The Bachelor of Arts in Health Arts & Sciences (HASBA) supports a holistic, interdisciplinary and integrative exploration of health, healing and well-being within an inspiring learning community of peers and advisors.

Students interested in pursuing studies in the health arts and sciences are committed to making a difference at the personal, community, environmental, and global level.  Your studies will support your work in activism, advocacy, the arts, coaching, research, policy development, health education, prevention programs, alternative health promotion and practices and visionary ideas for biomedical, alternative, educational, organizational, and community-based settings.

Your HASBA studies will be rooted in your unique passion, goals, and learning style. Your work will encompass direct action, rich contemplation, rigorous scholarship, creative projects and experiential learning. The end result is a meaningful, productive and often, deeply transformative process that supports present and future work for personal, community, and social well-being.

Areas of Study

You will work with your advisors to create your unique curriculum. Examples of current and past students studies include:

  • Birthing Practices
  • Cross-Cultural Healing Modalities (Ayurveda, Chinese Medicine, and others)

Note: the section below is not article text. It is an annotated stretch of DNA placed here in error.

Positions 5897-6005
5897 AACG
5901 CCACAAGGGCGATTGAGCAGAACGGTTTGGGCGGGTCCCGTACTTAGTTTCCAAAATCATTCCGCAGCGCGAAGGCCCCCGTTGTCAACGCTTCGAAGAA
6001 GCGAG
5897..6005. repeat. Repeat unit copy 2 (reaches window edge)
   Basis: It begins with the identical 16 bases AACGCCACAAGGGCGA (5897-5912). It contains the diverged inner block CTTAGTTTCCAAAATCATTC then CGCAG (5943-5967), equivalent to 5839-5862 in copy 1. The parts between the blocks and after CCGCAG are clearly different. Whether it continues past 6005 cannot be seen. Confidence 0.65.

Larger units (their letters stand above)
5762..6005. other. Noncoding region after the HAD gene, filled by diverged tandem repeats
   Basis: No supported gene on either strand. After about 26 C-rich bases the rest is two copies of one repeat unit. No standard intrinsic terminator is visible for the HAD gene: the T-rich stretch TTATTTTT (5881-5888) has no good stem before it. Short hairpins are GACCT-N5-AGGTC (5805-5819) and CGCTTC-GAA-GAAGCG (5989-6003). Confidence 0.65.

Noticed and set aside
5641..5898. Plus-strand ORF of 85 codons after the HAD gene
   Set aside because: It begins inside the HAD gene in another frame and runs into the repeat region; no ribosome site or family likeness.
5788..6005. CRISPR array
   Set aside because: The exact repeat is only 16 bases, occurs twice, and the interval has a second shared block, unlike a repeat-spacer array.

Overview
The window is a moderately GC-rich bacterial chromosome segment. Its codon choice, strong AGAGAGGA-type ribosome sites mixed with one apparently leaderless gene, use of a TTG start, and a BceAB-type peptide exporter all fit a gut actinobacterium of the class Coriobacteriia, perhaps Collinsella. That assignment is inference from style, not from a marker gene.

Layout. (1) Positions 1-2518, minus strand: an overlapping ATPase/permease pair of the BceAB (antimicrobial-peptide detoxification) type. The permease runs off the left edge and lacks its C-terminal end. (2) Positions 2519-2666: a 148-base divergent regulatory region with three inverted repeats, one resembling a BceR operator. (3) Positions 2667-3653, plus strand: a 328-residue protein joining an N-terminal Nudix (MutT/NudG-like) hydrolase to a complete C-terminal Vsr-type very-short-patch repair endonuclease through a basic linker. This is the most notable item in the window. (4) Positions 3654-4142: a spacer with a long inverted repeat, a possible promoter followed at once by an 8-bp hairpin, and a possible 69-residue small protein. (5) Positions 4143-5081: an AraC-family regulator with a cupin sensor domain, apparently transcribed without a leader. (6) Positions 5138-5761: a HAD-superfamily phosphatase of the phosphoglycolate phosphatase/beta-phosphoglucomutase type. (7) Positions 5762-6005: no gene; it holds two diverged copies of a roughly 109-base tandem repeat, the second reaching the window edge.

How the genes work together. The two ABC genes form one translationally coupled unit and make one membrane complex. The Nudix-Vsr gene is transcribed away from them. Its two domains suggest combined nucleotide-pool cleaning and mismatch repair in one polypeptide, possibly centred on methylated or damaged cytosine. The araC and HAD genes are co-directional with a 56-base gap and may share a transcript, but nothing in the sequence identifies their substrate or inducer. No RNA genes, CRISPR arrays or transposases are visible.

• Death and Dying
  • Expressive Arts and Healing (plus Arts-informed Research, Narrative Medicine)
  • Food and Nutrition, Herbalism and Ecological Medicine
  • Health Coaching
  • Health Education (Materials, Outreach, CHES Competencies)
  • Integrative Medicine
  • LGBTQ Health
  • People of Color Health
  • Public Health (Community, Global, Environmental, Occupational)
  • Social Medicine (Justice, Inclusion, Healthcare Access, Disparities, and Inequities)
  • Somatics/Embodied Practices (Yoga, Movement, Tai Chi, Theatre of the Oppressed, Therapeutic Body Work)
  • Spirituality, Ritual, and Healing
  • Trauma Studies
  • Women’s Health

Degree Requirements

In addition to fulfilling the general BA/BFA degree requirements, graduating HASBA students will have successfully accomplished the following program-specific criteria:

  • Health Philosophy by clearly articulated your own health philosophy in relationship to multiple cultural views and critically evaluated your own values, biases, ethics, and orientation to health.
  • Community Health Practices/Modalities by exploring at least one health-promoting modality and its application to the well-being of particular location or population.